42

Women of Sierra Leone

4 March 2011 to 5 June 2012 

Please note that this exhibition has now closed

An exhibition of 42 portraits by British photographer Lee Karen Stow, which paid tribute to the strength, resilience and beauty of the women of Sierra Leone.

The women of Sierra Leone

portrait photo of 3 women

Copyright Lee Karen Stow

The legacy of the slave trade 

During the period of the transatlantic slave trade, Bunce Island in Sierra Leone was of one of the largest slave forts in West Africa. By the late 18th century, as the abolition of the slave trade approached, Sierra Leone was chosen as a location for a new colony for former slaves and the capital of Freetown was founded.

Today the United Nations ranks Sierra Leone as one of the poorest countries in the world. In 2002 the country emerged from an 11 year civil war in which many of its people were killed, maimed, raped and displaced. Despite improvements in infrastructure, overseas aid and investment, the country suffers from abject poverty and high unemployment. 

Conditions for women 

Women especially face immense hardship, lacking equal access to education, economic opportunities and their rights to life and health. Every year thousands of women die, needlessly, giving birth. Violence against women is common. Female genital mutilation causes infection and death. Displaced girls resort to prostitution for income. 

The 42 photographs that were shown in this exhibition captured the many emotions experienced by these women including courage and, most importantly, hope.

smiling woman with a basket on her head

From a basket carried on her head this beautiful young woman sells charcoal to light the fires and cooking pots of Kroo Bay in Freetown, Sierra Leone, a slum to several thousand people. Copyright Lee Karen Stow

"I've been to many parts of the developing world, but I'd never seen anything like Sierra Leone before. They were coming out of a civil war and I'd never seen such abject poverty - or such spirit, and a determination and willingness to get on with life."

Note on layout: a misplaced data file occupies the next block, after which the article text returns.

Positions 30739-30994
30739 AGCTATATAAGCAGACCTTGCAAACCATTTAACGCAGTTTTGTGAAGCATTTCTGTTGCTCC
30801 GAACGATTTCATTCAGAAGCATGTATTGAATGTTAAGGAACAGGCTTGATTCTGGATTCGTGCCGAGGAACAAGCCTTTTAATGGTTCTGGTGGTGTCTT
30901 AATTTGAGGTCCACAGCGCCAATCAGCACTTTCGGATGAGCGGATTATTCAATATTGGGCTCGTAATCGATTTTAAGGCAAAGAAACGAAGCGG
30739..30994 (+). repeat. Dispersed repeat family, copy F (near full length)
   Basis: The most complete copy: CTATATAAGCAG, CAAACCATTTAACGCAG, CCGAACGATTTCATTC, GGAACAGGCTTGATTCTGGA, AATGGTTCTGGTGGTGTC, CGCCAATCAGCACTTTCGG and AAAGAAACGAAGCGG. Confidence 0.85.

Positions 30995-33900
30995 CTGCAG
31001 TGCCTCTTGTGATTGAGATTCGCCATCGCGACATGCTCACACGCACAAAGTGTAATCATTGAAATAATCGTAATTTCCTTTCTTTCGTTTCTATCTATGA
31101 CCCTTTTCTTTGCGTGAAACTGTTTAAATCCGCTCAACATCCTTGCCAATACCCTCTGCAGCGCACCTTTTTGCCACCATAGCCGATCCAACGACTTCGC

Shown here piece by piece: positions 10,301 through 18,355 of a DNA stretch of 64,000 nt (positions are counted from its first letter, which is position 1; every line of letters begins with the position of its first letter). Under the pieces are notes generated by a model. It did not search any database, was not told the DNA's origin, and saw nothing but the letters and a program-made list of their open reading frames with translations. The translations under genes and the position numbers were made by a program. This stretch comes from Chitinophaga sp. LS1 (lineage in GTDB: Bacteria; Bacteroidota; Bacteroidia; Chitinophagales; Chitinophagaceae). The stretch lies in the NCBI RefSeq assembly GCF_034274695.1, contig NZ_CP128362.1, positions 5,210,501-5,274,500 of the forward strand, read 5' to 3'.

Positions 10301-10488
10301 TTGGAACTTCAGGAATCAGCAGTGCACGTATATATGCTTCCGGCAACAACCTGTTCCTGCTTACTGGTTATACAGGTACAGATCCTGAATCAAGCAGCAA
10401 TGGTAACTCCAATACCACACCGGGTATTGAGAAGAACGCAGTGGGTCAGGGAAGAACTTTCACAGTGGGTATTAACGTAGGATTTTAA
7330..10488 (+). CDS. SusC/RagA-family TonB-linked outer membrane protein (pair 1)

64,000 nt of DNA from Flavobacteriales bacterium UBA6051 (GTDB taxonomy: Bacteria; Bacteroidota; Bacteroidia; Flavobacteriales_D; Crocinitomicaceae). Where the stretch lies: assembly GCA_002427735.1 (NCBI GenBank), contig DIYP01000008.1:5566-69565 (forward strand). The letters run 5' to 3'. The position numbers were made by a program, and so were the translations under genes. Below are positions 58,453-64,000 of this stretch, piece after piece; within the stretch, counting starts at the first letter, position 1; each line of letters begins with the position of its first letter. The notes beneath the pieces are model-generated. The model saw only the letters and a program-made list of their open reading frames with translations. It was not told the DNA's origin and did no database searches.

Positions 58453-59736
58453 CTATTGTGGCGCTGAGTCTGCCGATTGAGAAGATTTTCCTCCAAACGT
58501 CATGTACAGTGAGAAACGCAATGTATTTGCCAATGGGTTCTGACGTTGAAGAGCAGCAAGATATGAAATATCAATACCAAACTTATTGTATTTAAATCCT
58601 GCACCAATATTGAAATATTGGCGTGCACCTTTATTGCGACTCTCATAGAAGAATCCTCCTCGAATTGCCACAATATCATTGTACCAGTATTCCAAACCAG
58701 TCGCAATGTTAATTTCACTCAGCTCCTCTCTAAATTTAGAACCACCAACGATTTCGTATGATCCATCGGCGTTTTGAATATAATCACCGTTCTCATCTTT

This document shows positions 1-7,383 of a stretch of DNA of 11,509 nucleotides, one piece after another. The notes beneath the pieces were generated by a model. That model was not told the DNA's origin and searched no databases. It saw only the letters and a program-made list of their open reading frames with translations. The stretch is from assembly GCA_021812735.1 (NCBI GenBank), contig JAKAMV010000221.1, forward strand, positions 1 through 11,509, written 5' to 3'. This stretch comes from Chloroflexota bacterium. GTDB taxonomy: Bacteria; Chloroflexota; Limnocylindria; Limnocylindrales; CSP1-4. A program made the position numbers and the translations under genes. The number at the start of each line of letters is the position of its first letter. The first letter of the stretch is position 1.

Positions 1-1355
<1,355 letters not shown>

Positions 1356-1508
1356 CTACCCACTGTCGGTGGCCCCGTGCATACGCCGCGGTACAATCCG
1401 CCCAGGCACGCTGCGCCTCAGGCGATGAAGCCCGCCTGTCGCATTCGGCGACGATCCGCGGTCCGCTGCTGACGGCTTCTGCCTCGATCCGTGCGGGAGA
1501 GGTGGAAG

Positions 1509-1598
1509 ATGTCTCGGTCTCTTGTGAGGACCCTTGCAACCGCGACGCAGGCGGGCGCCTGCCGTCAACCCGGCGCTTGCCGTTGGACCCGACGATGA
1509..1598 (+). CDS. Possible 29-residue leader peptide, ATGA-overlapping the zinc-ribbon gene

Lee Karen Stow, Liverpool Echo interview

portrait photo of a woman

Copyright Lee Karen Stow

The 42 project 

portrait photo of a woman holding a child

"For the last three decades Freetown has been twinned with my birthplace Kingston upon Hull in the UK to foster cultural understanding and friendships. In 2007 when I began to document the lives of the women of Sierra Leone, life expectancy for women was around 42. A year into the project I too turned 42. My life expectancy, as a white woman living in the West, is almost double at 83. I became angry at what is a violation of human rights. 

42 aims to show the beauty, spirit, hope and the value to society of women not just in Sierra Leone, but women everywhere, who wake each morning with the belief that one day, life really will get better." Lee Karen Stow

Since February 2007, Lee Karen Stow has been working on an independent, evolving and long-term documentary photography and written study of women in Sierra Leone. The project is in collaboration with the women of Sierra Leone themselves. 

Lee facilitates photography training for the women under her other project called 'Women with Cameras' (formerly Wilberforce Women). She also raises funds for the women to visit the UK for further skills' training and for their photography and computer equipment.

See Lee Karen Stow's website for further information and images.

Interview with Lee Karen Stow

Lee Karen Stow talks about the exhibition and the women in Sierra Leone who inspired it.

All the photographs featured in the video © Lee Karen Stow. 

The woman I am

In January 2011 Lee Karen Stow led a week of photography workshops at the International Slavery Museum with the Women Asylum Seekers Together group in Liverpool.

Blog posts

portrait photo of a smiling woman

42, then and now

22 May

As her rather wonderful exhibition ’42’ Women of Sierra Leone closes in just two weeks on Tuesday 5 June, I asked photographer Lee Karen Stow for an update on the project. Read more about 42, then and now

A lady sits with her fist in the air

Grace Brown

1 March

It is with great sadness that I tell you that Grace Brown, the head of the Sierra Leone women’s boxing team has passed away. She was 43. Grace is featured in the exhibition ‘42’ Women of Sierra Leone at the International Slavery Museum, a display of work by photojournalist Lee Karen Stow. Read more about Grace Brown